The KC Pet Project has the best adoption process I have seen on its website:

"No Blanket Adoption Rules

We take your individual situation into consideration during a brief adoption consultation and will help you find a pet that works best with your lifestyle and living arrangement."

http://kcpetproject.org/adoption-process/

MichelleD

Thanks for the shout out Erich. I hope JM will send his friends (and donations :-) to us at KC Pet Project in the future. We'll for sure find them the right pet!

We do have a couple of rules (no tethering as primary form of containment, cruelty charges etc) but nothing silly like fencing, or no children under 10, etc.

J.M.

"I hope JM will send his friends (and donations :-) to us at KC Pet Project in the future."

I buy monthly treats for the cats and dogs at my local Humane Society instead of giving to Rescue but I`ll keep you in mind.

If I was closer I`d foster for you.

One Rescue didn`t even bother replying to my inquiries about fostering.
Another had me fill out an extensive application.
Said forget about the dogs..I`d like to live there after seeing some pictures.
Then said we`ll keep you in mind.
That was last August as in 2011.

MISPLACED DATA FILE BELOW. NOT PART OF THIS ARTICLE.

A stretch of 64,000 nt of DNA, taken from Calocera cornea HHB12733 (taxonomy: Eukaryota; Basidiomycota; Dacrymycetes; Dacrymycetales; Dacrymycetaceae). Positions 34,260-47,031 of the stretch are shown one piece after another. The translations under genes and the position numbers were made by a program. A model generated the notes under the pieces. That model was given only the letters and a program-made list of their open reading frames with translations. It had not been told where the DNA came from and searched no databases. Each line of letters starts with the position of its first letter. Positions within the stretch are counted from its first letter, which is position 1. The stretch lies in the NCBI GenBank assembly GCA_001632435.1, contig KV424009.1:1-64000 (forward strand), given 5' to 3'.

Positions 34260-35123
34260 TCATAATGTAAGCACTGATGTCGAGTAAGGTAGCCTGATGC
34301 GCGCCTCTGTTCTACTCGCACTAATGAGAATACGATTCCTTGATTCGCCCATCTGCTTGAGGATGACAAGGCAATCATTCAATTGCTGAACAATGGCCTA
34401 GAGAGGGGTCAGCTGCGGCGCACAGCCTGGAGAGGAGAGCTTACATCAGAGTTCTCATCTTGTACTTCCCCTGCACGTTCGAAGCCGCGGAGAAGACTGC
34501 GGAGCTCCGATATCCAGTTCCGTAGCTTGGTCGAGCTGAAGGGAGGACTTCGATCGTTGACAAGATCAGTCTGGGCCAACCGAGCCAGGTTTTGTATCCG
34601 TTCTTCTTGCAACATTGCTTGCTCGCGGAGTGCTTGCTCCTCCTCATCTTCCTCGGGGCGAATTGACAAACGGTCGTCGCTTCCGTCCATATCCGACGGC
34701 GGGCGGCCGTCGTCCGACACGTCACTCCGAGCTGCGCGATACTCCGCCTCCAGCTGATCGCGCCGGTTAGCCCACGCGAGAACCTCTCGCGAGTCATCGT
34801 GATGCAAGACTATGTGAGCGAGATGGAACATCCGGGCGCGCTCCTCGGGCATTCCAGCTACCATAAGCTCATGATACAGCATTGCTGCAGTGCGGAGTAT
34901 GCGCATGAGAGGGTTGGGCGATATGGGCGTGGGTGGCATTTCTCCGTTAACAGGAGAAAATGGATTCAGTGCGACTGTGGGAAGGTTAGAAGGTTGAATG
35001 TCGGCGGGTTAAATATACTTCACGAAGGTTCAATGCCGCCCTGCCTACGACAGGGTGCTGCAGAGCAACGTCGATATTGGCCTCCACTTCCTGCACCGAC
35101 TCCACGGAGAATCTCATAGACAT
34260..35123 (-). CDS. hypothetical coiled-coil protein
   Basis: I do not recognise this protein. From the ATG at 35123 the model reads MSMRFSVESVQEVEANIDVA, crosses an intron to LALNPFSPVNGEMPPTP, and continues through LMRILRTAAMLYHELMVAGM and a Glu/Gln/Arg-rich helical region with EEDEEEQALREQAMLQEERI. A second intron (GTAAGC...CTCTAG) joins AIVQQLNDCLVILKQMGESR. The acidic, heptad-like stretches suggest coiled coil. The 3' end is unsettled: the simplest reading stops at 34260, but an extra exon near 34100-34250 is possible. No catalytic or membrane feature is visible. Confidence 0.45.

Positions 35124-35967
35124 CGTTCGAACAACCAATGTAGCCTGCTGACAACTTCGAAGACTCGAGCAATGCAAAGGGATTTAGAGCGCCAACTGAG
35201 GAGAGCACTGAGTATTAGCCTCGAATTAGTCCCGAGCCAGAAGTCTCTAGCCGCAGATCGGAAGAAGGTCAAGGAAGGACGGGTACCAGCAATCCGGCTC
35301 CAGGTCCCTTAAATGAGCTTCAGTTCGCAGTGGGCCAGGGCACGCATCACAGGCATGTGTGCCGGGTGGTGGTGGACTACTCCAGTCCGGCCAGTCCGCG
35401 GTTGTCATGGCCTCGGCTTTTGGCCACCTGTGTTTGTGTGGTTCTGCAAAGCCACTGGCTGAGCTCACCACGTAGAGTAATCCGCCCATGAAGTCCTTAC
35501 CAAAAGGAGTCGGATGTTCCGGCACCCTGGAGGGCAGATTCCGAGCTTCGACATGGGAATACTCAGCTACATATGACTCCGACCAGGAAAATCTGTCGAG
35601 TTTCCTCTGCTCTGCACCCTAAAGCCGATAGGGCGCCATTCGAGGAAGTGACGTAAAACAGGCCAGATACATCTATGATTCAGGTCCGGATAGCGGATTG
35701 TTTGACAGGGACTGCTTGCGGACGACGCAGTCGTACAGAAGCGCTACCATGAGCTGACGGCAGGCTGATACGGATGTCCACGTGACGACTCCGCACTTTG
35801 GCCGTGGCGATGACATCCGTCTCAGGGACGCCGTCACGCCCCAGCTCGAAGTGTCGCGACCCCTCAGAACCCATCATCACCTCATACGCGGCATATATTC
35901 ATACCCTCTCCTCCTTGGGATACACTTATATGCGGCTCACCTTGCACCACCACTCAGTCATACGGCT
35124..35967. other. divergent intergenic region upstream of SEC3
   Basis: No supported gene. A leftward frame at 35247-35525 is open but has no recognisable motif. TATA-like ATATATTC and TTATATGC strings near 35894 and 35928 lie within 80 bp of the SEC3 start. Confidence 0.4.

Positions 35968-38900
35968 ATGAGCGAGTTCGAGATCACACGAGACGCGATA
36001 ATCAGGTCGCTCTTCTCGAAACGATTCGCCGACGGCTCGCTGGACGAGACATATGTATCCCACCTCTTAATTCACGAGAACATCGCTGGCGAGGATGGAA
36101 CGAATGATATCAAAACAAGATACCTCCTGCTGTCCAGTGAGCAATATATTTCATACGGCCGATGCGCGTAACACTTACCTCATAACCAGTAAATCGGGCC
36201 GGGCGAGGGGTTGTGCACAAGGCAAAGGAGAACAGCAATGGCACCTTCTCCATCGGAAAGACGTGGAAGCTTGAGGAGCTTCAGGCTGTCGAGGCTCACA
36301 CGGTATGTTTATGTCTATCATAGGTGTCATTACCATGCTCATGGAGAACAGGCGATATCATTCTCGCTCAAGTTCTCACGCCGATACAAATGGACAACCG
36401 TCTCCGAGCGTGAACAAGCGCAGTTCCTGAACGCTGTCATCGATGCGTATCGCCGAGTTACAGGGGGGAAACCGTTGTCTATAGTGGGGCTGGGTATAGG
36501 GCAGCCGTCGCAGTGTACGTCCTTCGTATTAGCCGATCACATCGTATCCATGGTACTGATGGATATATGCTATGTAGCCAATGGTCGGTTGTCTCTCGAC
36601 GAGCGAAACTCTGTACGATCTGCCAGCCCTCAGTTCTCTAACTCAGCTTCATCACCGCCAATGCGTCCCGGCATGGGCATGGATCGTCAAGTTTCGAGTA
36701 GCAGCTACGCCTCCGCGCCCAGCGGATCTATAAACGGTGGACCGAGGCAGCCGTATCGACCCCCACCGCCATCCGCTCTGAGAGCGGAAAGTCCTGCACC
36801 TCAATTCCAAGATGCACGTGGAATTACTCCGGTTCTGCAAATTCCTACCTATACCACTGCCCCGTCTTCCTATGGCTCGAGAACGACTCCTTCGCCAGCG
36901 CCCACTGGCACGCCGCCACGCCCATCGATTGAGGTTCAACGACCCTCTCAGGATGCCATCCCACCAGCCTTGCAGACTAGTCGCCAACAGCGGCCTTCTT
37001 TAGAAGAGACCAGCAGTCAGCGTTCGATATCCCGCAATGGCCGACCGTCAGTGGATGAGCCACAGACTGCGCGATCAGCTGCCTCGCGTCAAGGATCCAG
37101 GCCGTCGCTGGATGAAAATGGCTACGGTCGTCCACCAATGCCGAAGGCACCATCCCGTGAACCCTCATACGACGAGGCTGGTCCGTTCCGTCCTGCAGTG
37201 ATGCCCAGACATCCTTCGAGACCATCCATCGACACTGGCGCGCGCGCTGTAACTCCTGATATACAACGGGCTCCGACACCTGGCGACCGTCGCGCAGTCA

Emailed at Xmas.
No reply.

Guess I gave the "wrong" answer to some question.
My Vet Tech was flabbergasted...she said yet they beg for foster homes.

Erich

The rule about kids is particularly silly. Most animal welfare people will complain loudly about people abandoning pets when a human baby comes along. But then some won't adopt to people with human babies.

There is no good source for private groups to go to for guidelines on how to do things properly. It is trial and error, and I think feedback helps. I have a house full of dogs right now and it is isolating.

Brent

I think this is why the no blanket rules is the only policy that makes sense. Some dogs are great with kids (even young kids). Some aren't. And not all kids are created equally - -I've met 2 year olds that are more mature than 6 year olds depending on their parent's parenting skills - -and recently met a 12 year old that is more mature than many adults I've met. Just like no two dogs are the same, no two families are either -- and in most cases you can find a pet that matches the needs of an individual family and the needs of that pet. To me, the blanket policies are just a lazy way of decision-making to save people from having to make individual decisions for each situation.